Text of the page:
The Info List - Ernest Stoneman

Ernest Van "Pop" Stoneman (May 25, 1893 – June 14, 1968) was an American musician ranked among the prominent recording artists of country music's first commercial decade.


1 Biography 2 Death 3 Honours 4 The Stonemans discography

4.1 Albums 4.2 Compilations 4.3 Singles

5 References 6 External links

Biography[edit] Born in a log cabin in Monarat (Iron Ridge), Carroll County, Virginia, near what would later become Galax, Stoneman was left motherless at age three and was raised by his father and three musically inclined cousins, who taught him the instrumental and vocal traditions of Blue Ridge mountain culture. He became a singer and songwriter, and proficient musician on the guitar, autoharp, harmonica, clawhammer banjo, and jaw harp. When he married Hattie Frost in November 1918, he entered another musically involved family. He and Hattie had 23 children, 13 of whom survived to adulthood: Eddie Lewis (deceased 2001), Irma Grace (deceased 2003), John Catron (deceased 2001), Pattie Inez "Patsy" (deceased 2015), Joseph William (Billy) (deceased 1990), Jack Monroe (deceased 1992), Gene Austin (deceased 2005), Dean Clark (deceased 1989), Calvin Scott (deceased 1973), Donna LaVerne, Oscar James (deceased 2002), Veronica Loretta (Roni), Van Haden (deceased 1995).[1] Stoneman worked at a variety of jobs, in mines, mills, but mostly carpentry, and played music for his own enjoyment and that of his neighbors, but when he heard a Henry Whitter record in 1924, he determined to better it and changed his life as well. Stoneman went to New York City in September 1924 and cut two songs for the Okeh Records label. The record was shelved and he had to return for another recording session in January 1925. Ralph Peer directed him through several sessions for Okeh and Victor, and he freelanced on other labels such as Edison, Gennett and Paramount Records. In 1926, he added family musicians to his group for a full string band sound. In July and August 1927, Stoneman helped Peer conduct the legendary Bristol sessions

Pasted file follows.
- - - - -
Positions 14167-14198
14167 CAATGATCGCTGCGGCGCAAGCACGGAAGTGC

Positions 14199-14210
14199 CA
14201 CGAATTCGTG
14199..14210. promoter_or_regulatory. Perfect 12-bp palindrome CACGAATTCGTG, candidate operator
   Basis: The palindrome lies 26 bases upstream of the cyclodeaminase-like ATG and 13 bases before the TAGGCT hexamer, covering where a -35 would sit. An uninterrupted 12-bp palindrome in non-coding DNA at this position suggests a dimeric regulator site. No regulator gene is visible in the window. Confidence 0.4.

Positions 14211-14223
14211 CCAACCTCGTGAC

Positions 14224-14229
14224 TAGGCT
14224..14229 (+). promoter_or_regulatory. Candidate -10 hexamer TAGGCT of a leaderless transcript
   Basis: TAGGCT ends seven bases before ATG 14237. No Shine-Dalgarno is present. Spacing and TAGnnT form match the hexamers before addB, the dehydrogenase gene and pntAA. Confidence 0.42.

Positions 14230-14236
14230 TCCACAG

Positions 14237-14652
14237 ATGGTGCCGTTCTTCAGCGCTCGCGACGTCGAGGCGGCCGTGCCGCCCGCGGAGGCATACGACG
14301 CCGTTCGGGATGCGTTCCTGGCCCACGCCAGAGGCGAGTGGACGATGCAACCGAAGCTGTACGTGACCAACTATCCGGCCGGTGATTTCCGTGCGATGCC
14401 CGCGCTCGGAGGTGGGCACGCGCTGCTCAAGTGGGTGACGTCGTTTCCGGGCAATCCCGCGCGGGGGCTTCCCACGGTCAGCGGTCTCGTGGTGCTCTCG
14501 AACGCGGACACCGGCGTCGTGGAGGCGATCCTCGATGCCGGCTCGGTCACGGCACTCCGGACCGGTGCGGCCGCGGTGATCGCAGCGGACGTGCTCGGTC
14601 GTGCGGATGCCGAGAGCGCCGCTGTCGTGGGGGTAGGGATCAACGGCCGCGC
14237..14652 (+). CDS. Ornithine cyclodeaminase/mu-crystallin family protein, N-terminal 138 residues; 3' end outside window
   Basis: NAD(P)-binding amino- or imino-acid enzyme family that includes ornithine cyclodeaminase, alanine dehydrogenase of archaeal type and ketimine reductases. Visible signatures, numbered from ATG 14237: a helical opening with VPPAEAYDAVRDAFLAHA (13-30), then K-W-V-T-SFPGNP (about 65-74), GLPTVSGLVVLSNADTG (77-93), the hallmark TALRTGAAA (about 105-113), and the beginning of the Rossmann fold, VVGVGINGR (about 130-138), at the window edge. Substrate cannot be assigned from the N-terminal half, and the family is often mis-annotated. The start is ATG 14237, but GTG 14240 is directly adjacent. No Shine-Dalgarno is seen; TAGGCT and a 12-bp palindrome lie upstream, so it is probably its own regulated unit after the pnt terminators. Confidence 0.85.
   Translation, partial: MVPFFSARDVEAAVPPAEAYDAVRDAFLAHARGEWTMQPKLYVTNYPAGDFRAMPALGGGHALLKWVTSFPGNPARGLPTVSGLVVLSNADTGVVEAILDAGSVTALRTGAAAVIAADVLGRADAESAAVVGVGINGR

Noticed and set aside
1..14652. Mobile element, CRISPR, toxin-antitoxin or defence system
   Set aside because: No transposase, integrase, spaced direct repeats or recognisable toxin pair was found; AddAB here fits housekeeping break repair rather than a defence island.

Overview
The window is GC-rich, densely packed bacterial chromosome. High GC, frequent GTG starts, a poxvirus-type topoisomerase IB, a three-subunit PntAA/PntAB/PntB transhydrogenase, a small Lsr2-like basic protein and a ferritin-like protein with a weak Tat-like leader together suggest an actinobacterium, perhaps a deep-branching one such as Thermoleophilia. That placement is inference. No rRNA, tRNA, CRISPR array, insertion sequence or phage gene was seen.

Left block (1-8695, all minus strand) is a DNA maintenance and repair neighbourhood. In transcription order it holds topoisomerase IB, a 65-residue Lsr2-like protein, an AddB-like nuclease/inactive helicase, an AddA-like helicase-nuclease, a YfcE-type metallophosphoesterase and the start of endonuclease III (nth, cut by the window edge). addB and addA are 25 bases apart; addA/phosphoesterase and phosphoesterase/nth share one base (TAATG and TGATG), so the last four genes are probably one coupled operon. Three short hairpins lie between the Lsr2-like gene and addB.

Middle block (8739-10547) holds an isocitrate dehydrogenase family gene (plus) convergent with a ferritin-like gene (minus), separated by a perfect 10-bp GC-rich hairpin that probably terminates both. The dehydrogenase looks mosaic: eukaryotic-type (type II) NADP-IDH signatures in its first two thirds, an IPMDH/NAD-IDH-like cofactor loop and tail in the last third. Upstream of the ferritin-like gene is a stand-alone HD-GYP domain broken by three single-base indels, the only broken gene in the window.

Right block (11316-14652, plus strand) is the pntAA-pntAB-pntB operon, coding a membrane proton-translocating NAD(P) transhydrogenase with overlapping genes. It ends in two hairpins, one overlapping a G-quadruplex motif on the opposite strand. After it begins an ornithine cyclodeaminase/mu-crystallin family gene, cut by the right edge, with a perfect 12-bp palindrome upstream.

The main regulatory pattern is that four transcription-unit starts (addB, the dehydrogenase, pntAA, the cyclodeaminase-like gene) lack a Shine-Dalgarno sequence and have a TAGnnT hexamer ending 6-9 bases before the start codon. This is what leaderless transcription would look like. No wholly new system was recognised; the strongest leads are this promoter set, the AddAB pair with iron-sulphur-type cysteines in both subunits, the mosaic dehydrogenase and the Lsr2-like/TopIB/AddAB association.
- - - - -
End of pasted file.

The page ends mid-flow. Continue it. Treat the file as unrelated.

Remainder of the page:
Bristol sessions
that led to the discovery of the Carter Family
Carter Family
and Jimmie Rodgers. He continued to be active in recording through 1929. Between 1925 and 1929 Stoneman recorded more than 200 songs. Falling on hard times during the Depression, the Stonemans and their nine surviving children moved to the Washington, D.C. area in 1932 after losing their home and most of their possessions. There they had four more children and struggled through dire poverty, with Stoneman taking whatever work he could find and trying to revive his musical career. In 1941, Stoneman bought a lot in Carmody Hills, Maryland, where he built a shack for the family and eventually obtained a more or less regular job at the Naval Gun Factory. In 1947, the Stoneman Family won a talent contest at Constitution Hall
Constitution Hall
that gave them six months' exposure on local television. In 1956, Pop won $10,000 on the NBC-TV quiz show The Big Surprise
The Big Surprise
and sang on the show as well. That same year, the Blue Grass Champs, a group composed largely of his children, were winners on the CBS-TV program Arthur Godfrey's Talent Scouts, and Mike Seeger recorded Pop and Hattie for Folkways. Stoneman retired from labor and the Champs went full-time to become the Stonemans. They did albums for Starday in 1962 and 1963 and in 1964, went to Texas